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Treatment guidelines for PTSD: A systematic review


Martin, A and Naunton, M and Kosari, S and Peterson, GM and Thomas, J and Christenson, JK, Treatment guidelines for PTSD: A systematic review, Journal of Clinical Medicine, 10, (18) pp. 1-15. ISSN 2077-0383 (2021) [Refereed Article]


Copyright Statement

Copyright 2021 the authors. Licensee MDPI, Basel, Switzerland. This article is an open access article distributed under the terms and conditions of the Creative Commons Attribution (CC BY) license ( /by/4.0/).

DOI: doi:10.3390/jcm10184175


Background: The aim of this review was to assess the quality of international treatment guidelines for post-traumatic stress disorder (PTSD), and identify differences between guideline recommendations, with a focus on the treatment of nightmares.

Methods: Guidelines were identified through electronic searches of MEDLINE, CINAHL, PubMed, Embase and Science Direct, as well as web-based searches of international guideline repositories, websites of psychiatric organisations and targeted web-searches for guidelines from the three most populous English-speaking countries in each continent. Data in relation to recommendations were extracted and the AGREE II criteria were applied to assess for quality.

Results: Fourteen guidelines, published between 2004 -2020, were identified for inclusion in this review. Only five were less than 5 years old. Three guidelines scored highly across all AGREE II domains, while others varied between domains. Most guidelines consider both psychological and pharmacological therapies as first-line in PTSD. All but one guideline recommended cognitive behavioural therapy (CBT) as first-line psychological treatment, and selective serotonin reuptake inhibitors (SSRIs) as first-line pharmacological treatment. Most guidelines do not mention the targeted treatment of nightmares as a symptom of PTSD. Prazosin is discussed in several guidelines for the treatment of nightmares, but recommendations vary widely. Most PTSD guidelines were deemed to be of good quality; however, many could be considered out of date. Recommendations for core PTSD symptoms do not differ greatly between guidelines. However, despite the availability of targeted treatments for nightmares, most guidelines do not adequately address this.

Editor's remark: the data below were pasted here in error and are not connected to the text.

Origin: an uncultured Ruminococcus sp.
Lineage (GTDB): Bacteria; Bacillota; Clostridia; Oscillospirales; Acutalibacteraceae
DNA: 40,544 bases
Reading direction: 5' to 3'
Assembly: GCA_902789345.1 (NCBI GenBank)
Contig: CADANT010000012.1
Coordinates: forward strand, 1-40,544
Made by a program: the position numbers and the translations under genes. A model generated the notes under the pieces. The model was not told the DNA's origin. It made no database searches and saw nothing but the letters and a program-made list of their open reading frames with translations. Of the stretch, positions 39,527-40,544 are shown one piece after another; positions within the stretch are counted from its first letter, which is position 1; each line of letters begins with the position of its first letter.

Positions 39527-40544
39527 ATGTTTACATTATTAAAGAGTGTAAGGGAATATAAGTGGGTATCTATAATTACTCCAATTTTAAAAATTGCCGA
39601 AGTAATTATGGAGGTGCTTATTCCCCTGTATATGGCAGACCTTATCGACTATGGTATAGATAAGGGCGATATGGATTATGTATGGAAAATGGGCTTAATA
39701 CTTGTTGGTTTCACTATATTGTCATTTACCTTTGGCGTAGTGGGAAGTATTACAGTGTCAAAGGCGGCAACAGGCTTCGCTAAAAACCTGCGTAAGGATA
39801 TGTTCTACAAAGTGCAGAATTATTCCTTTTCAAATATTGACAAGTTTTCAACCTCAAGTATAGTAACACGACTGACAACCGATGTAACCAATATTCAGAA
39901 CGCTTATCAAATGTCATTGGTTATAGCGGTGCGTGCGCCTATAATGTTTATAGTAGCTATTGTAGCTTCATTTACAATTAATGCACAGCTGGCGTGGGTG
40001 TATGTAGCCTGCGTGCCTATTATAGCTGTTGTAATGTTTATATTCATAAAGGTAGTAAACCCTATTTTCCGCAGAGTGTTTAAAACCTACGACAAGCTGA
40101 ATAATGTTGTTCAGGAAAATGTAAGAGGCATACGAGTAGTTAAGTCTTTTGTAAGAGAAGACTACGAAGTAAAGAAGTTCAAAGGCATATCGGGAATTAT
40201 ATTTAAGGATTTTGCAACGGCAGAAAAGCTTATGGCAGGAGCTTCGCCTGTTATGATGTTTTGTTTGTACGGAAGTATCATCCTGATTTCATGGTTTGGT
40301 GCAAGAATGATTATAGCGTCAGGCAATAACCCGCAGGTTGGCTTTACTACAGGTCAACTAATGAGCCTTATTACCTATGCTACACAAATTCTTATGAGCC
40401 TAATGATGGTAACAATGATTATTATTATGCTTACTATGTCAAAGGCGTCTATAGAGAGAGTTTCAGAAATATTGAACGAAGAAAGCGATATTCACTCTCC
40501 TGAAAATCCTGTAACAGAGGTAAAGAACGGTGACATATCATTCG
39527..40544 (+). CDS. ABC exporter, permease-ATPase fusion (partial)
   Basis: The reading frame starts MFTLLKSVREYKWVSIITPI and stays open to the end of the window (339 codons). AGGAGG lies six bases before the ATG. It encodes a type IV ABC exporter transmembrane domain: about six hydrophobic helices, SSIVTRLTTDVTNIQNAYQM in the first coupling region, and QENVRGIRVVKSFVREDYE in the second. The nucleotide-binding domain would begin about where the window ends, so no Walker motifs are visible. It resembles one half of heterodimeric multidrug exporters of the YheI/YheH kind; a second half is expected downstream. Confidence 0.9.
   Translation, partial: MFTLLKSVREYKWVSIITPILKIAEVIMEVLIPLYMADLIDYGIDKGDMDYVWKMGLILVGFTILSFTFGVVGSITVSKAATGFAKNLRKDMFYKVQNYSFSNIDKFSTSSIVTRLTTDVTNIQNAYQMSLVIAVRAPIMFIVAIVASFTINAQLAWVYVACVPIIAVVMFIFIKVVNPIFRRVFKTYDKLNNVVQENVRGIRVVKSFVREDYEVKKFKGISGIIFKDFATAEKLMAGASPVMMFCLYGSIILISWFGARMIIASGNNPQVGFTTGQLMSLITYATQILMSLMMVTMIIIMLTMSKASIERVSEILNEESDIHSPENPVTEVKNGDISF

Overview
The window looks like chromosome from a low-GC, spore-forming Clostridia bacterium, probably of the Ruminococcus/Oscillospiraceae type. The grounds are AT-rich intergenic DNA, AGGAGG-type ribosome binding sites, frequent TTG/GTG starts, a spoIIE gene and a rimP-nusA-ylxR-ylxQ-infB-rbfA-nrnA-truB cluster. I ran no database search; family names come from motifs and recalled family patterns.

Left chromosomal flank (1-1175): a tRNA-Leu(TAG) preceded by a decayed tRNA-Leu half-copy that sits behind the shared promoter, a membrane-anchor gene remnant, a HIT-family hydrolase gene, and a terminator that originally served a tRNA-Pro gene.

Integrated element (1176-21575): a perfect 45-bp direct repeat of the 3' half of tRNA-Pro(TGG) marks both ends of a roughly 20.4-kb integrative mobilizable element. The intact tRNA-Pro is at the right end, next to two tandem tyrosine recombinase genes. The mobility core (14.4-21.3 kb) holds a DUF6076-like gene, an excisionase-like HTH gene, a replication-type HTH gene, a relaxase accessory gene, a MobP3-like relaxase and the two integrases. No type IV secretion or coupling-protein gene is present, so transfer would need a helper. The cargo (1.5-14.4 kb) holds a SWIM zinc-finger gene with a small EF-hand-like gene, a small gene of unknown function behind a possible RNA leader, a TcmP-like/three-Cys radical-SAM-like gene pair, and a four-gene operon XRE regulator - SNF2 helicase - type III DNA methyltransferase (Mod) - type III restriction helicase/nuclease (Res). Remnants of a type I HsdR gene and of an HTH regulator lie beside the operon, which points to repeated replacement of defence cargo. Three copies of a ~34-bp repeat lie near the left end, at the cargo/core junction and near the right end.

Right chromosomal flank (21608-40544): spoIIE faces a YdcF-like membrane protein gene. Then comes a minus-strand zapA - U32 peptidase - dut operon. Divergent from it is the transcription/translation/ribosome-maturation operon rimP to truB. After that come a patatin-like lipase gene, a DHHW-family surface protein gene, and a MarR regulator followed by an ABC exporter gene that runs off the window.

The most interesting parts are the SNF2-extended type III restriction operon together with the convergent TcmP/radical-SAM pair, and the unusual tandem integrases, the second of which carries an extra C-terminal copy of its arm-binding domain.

Conclusions: Guidelines need to be kept current to maintain clinical utility. Improvements are most needed in the AGREE II key domains of ‘applicability’, ‘rigour of development’ and ‘stakeholder involvement’. Due to the treatment-resistant nature of nightmares, guideline development groups should consider producing more detailed recommendations for their targeted treatment. More high-quality trials are also required to provide a solid foundation for making these clinical recommendations for the management of nightmares in PTSD.

Item Details

Item Type:Refereed Article
Keywords:guidelines, PTSD, post‐traumatic stress disorder, treatment, nightmares
Research Division:Biomedical and Clinical Sciences
Research Group:Pharmacology and pharmaceutical sciences
Research Field:Clinical pharmacology and therapeutics
Objective Division:Health
Objective Group:Clinical health
Objective Field:Treatment of human diseases and conditions
UTAS Author:Peterson, GM (Professor Gregory Peterson)
ID Code:146609
Year Published:2021
Web of Science® Times Cited:5
Deposited By:Pharmacy
Deposited On:2021-09-16
Last Modified:2021-10-25
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